People in a seaside village have spoken of their fears an "unbearable stench" from a build-up of seaweed is damaging their health.
The odour at Birchington in Kent is said to be "worse than ever this year" with a smell of "rotten eggs".
Resident Russ Pullen said: "People are suffering from coughs and dry throats. We thought we had coronavirus."
Thanet council's leader said it was looking into the potential health impact of the decomposing seaweed.
Linda Stranger, who lives at Grenham Bay, said that "when the tide goes out, that's when the smell comes", and it's "so unbearable" she has to keep all her windows closed.
She said she believed hydrogen sulphide - a poisonous, corrosive gas with an eggy smell, given off when organic matter breaks down - may be the cause.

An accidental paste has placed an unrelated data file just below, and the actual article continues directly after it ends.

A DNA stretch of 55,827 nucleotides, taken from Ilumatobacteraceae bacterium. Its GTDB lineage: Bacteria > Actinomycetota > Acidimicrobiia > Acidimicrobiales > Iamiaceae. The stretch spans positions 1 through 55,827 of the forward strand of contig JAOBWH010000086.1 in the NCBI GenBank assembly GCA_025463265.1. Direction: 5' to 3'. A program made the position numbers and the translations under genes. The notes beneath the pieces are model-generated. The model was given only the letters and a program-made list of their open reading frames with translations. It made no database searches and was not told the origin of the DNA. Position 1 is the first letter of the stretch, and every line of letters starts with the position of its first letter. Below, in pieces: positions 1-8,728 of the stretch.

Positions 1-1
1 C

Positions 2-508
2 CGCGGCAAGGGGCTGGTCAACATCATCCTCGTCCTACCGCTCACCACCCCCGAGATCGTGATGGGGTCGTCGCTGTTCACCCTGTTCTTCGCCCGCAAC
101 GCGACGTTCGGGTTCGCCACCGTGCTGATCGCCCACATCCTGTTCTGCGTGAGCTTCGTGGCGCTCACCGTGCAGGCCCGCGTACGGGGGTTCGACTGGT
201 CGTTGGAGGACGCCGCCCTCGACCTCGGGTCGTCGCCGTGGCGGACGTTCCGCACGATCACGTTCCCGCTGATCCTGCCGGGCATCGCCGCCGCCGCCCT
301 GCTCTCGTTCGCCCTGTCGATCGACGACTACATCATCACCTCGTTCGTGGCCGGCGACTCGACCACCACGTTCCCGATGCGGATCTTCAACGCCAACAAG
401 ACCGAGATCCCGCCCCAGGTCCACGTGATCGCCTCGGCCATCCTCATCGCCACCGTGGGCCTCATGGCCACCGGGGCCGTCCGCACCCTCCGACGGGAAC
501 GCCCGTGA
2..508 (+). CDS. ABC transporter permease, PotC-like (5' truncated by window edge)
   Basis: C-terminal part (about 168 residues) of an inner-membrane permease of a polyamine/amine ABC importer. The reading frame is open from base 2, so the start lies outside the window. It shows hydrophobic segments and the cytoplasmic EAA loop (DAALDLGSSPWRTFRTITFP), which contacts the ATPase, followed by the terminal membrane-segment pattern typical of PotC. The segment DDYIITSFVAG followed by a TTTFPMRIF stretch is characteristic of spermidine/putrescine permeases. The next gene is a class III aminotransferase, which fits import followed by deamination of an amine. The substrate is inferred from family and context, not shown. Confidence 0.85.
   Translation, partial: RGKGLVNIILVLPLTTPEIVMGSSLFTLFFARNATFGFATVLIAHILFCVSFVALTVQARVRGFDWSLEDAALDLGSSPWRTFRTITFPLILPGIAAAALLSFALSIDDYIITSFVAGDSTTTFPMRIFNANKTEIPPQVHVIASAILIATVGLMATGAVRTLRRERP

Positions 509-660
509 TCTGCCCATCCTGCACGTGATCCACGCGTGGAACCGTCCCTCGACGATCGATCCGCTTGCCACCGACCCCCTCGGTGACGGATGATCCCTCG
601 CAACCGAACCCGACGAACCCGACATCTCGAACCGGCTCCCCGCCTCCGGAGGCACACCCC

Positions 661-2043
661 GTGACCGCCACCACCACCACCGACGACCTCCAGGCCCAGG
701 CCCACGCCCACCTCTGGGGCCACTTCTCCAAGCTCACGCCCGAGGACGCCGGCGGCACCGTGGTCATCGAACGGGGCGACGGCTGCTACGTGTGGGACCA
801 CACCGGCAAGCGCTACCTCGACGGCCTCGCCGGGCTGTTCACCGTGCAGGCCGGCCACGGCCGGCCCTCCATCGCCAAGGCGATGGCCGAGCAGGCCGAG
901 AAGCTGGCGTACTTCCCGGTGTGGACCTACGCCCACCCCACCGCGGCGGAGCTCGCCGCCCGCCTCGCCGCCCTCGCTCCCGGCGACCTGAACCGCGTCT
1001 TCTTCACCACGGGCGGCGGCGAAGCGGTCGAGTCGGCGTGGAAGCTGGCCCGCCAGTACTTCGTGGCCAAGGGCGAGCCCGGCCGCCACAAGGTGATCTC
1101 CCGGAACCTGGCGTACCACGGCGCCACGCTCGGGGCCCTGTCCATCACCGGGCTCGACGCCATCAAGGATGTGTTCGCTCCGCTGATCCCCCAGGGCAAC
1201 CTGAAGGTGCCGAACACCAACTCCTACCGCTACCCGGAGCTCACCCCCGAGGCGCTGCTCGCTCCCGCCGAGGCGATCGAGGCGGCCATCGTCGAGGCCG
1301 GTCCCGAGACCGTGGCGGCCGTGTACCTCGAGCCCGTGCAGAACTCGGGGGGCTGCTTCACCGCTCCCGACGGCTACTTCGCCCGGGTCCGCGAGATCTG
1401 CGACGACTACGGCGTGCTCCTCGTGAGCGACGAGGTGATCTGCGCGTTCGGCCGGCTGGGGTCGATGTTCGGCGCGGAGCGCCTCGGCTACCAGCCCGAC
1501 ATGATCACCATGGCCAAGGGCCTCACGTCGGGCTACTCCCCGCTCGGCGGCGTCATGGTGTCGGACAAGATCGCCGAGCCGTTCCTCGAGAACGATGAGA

Unusually high levels
Thanet District Council said it had received 72 calls about the seaweed.
Leader Rick Everitt said the authority was taking complaints seriously and it was "in communication with Public Health England about potentially monitoring the levels of hydrogen sulphide and investigating any potential impact".
He added: "Seaweed is a natural occurrence on our coastline and the chalk reef where it grows is protected by law, meaning we are not able to remove as much as some people might like.
"This year has seen unusually high levels of seaweed, exacerbated by the calm weather and high temperatures.
"We have already collected well over 500 tonnes this season, which is more than the previous three years."
If people have concerns about hydrogen sulphide in their property they have been urged to contact Kent Fire and Rescue service, which has specialist equipment to test for gases.